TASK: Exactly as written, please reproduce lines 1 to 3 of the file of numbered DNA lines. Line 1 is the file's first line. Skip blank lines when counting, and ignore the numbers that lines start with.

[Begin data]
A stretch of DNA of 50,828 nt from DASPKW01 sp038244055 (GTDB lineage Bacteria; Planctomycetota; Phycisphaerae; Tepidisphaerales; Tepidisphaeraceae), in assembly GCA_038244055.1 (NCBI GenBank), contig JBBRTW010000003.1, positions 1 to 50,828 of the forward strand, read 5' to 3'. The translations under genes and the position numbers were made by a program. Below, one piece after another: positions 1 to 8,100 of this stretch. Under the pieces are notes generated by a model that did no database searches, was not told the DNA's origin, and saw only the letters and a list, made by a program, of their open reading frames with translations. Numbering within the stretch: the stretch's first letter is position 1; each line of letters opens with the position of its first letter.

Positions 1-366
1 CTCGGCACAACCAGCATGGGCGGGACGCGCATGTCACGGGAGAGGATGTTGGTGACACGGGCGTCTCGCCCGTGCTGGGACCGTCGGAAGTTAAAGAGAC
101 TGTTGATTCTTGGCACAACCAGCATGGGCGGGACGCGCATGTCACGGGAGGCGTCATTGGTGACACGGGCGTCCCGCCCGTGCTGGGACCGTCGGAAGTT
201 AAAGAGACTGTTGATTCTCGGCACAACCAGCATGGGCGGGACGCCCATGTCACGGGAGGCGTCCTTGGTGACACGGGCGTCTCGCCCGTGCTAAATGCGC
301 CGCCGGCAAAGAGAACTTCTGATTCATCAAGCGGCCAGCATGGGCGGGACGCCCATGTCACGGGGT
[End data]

A stretch of DNA of 50,828 nt from DASPKW01 sp038244055 (GTDB lineage Bacteria; Planctomycetota; Phycisphaerae; Tepidisphaerales; Tepidisphaeraceae), in assembly GCA_038244055.1 (NCBI GenBank), contig JBBRTW010000003.1, positions 1 to 50,828 of the forward strand, read 5' to 3'. The translations under genes and the position numbers were made by a program. Below, one piece after another: positions 1 to 8,100 of this stretch. Under the pieces are notes generated by a model that did no database searches, was not told the DNA's origin, and saw only the letters and a list, made by a program, of their open reading frames with translations. Numbering within the stretch: the stretch's first letter is position 1; each line of letters opens with the position of its first letter.

Positions 1-366
1 CTCGGCACAACCAGCATGGGCGGGACGCGCATGTCACGGGAGAGGATGTTGGTGACACGGGCGTCTCGCCCGTGCTGGGACCGTCGGAAGTTAAAGAGAC